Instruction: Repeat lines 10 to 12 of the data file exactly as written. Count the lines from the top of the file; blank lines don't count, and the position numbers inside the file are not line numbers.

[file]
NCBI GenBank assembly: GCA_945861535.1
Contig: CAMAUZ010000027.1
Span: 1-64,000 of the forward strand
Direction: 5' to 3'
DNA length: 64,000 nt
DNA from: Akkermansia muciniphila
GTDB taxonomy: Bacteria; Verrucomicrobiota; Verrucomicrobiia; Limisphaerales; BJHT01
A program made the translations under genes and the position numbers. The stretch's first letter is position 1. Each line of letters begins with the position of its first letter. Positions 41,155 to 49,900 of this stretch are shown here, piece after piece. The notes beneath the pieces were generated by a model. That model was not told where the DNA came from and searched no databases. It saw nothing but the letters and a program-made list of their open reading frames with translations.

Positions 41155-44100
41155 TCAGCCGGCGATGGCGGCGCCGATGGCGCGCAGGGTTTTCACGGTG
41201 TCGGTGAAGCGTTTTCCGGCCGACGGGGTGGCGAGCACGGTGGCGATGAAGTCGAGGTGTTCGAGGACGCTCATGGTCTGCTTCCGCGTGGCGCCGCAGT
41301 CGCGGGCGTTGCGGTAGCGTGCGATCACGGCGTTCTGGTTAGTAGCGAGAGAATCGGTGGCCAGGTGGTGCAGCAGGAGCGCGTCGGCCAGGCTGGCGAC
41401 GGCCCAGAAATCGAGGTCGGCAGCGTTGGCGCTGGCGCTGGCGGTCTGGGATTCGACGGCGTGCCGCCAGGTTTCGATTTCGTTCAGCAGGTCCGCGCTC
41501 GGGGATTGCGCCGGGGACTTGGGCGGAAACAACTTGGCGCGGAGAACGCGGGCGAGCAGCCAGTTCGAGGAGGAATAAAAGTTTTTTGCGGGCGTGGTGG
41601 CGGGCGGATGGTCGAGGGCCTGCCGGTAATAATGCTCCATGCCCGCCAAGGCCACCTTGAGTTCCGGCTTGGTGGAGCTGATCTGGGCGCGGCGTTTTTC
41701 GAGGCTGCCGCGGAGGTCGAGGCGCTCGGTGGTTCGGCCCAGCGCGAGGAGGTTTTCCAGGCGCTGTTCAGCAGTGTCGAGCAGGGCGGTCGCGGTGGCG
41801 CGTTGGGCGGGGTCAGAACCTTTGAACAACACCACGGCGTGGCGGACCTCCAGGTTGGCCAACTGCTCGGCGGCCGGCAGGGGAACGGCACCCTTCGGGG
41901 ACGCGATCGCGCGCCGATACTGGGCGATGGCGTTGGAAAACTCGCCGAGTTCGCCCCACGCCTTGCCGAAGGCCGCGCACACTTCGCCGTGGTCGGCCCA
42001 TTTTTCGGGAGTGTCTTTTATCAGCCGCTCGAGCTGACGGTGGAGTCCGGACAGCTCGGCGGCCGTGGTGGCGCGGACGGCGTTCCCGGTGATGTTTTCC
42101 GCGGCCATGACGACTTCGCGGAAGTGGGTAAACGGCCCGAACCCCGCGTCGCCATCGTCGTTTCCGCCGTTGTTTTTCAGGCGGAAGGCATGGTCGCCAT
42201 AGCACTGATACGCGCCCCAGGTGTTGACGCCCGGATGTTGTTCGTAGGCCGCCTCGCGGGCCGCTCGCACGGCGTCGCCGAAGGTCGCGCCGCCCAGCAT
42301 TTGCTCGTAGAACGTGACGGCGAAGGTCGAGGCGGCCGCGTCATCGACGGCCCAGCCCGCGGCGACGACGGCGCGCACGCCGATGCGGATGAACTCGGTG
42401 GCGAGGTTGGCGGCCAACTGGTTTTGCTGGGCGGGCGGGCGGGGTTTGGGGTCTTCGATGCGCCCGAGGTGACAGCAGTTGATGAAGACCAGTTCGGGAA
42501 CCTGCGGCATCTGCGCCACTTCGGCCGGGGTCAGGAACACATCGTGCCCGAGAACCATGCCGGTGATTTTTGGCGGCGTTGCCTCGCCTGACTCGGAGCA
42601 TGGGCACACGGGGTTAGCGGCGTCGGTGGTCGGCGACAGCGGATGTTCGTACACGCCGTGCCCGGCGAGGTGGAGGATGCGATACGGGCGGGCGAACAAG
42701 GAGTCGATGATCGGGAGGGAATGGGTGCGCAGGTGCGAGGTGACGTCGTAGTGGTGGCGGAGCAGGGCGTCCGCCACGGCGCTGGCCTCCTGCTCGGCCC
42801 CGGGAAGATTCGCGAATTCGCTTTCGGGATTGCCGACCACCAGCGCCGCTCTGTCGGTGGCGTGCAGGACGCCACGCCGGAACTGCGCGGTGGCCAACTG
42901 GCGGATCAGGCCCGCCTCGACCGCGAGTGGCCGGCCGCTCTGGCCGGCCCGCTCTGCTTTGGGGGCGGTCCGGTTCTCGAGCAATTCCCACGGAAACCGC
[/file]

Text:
41155 TCAGCCGGCGATGGCGGCGCCGATGGCGCGCAGGGTTTTCACGGTG
41201 TCGGTGAAGCGTTTTCCGGCCGACGGGGTGGCGAGCACGGTGGCGATGAAGTCGAGGTGTTCGAGGACGCTCATGGTCTGCTTCCGCGTGGCGCCGCAGT
41301 CGCGGGCGTTGCGGTAGCGTGCGATCACGGCGTTCTGGTTAGTAGCGAGAGAATCGGTGGCCAGGTGGTGCAGCAGGAGCGCGTCGGCCAGGCTGGCGAC